Where Is All This Coming From?
First off, what I’m about to discuss with you are not new feelings for me. This is something that I have felt strongly about for a long time. It just seems that recent events in my area have brought it to the forefront of my mind again. I need to rant about it, so here goes.
What Is A Farmer?
We are going to consider for the purpose of this post, that a farmer is anyone who owns a piece of land that they work on. Whether it be growing vegetables or giving riding lessons. The term “horse farmer” isn’t really a thing. I just want to make my point that it’s not only the people with a hundred acres of land that consider themselves “farmers”. The crop or animal they raise really doesn’t matter. For today, we are calling them all farmers.
The farm I live on is a family farm. My great grandparents lived here and farmed it, and then my parents farmed it. Now we are”horse farmers” if that is even a thing. The main thing that all of us farmers have in common is that we want to be able to keep our property. In order for us to continue to be able to do what we want, whatever that may be.
Eminent Domain Sucks!
The majority of our family farm was taken by the right of eminent domain, by Anne Arundel County, to build a school complex.
My Great Grandfather, John Archibald Ellison, would have never sold his property if he had the choice. In fact, from the stories, I have heard he fought to keep it as long and as hard as he could. It probably took years off his life.
We are left with a postage stamp of a farm, compared to what our original family farm was. Not that I’m complaining, I’m lucky that we have anything left at all.
It seems like no matter where you look around here you see more trees being cut down and more subdivision signs. For some reason preserving open space and farmland is of no concern to the modern demographic.
This Is How I See It!
They took our property by eminent domain. That is all water under the bridge now and we do the best with what we can, but it still sucks. Living in the middle of a school complex, next to an obnoxious football field. My Great Grandfather would die if he saw all the development that has happened, just in this one little area of our county.
The popularity of this area I believe is due to the convenience for commuters to Baltimore or Washington D.C. Not to mention water access. We are a peninsula surrounded by water, so you can imagine there are a lot of waterfront homes and communities.
I get it, I love it here. Even in my little old farmhouse surrounded by obnoxious schools, I still wouldn’t want to be anywhere else. It just seems that suburbia is determined to push away the few farms that are left. Not just here, but everywhere.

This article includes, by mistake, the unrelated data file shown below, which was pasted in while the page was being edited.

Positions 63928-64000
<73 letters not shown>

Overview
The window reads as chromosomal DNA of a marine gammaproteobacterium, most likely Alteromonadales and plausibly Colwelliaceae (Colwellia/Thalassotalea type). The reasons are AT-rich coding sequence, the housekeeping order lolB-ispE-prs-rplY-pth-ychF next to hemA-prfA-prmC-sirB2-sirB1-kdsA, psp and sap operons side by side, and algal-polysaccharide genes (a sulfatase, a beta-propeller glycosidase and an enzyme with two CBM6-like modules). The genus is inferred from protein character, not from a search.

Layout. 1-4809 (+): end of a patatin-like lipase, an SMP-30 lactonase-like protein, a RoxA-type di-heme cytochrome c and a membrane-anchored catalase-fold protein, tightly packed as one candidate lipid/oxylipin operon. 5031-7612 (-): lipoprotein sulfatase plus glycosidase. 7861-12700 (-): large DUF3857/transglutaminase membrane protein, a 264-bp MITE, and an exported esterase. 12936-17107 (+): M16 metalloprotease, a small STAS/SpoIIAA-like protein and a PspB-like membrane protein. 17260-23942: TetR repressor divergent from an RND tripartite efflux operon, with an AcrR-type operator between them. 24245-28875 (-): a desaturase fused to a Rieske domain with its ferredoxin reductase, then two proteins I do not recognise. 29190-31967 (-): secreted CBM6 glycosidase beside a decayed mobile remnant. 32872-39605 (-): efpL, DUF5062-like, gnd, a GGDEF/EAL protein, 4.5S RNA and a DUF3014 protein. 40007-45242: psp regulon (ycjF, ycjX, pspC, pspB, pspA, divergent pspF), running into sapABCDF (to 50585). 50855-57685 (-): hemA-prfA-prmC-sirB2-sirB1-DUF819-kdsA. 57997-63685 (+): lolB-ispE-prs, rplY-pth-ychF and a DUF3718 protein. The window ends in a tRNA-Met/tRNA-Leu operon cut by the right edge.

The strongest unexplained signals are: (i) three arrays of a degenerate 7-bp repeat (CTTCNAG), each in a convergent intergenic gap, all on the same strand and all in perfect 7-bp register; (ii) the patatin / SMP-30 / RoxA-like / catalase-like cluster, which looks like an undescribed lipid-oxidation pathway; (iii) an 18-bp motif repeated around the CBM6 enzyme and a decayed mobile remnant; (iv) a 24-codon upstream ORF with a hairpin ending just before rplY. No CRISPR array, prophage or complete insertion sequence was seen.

Not many people want to be farmers anymore. Kids are not taught the values of hard work on a farm and the importance of preserving agricultural land.
This means, that even if nobody is knocking on my front door, telling me they are taking my property, suburbia wants to push us out.
Every time more houses are built, ball fields, and shopping centers, it makes it just a little harder to keep the farm a farm in the middle of suburban sprawl.
There is a piece of property across from me that for years was supposedly going to become a nursing home. They have made some headway, just putting up a bridge thing, but otherwise, it is still open space.
Across the driveway from that is the property where my brother raises his cattle. The property that my parents farmed many years ago. Just last week a for sale sign went up on that property. Who knows what will end up there and how it will affect us on our farm.
It may not directly affect us, but will people think about the fact that they are buying a house next to a farm? Nope, they will just complain about it after the fact. Like we weren’t here first, or all along.
Farming, No Matter What You Are Farming, Requires Space
I’m not talking about a garden in your backyard( not judging I think it’s great that there are still people interested enough in growing things that they want to grow them themselves) a legitimate farming business. Vegetables, fruits, hay, straw…all of those things require an ample amount of space to be able to farm enough to make enough money. Enough money is even sort of joke when in terms of farming because I have never heard of any farmer who gives himself a salary each week for the work they put in on their farm. On a small farm, it is all about keeping it out of the red. This is a difficult thing with limited space. Farmers, scrimp, save and overwork themselves in the interest of keeping their farms to be able to continue to do what they want.
Our Produce Farm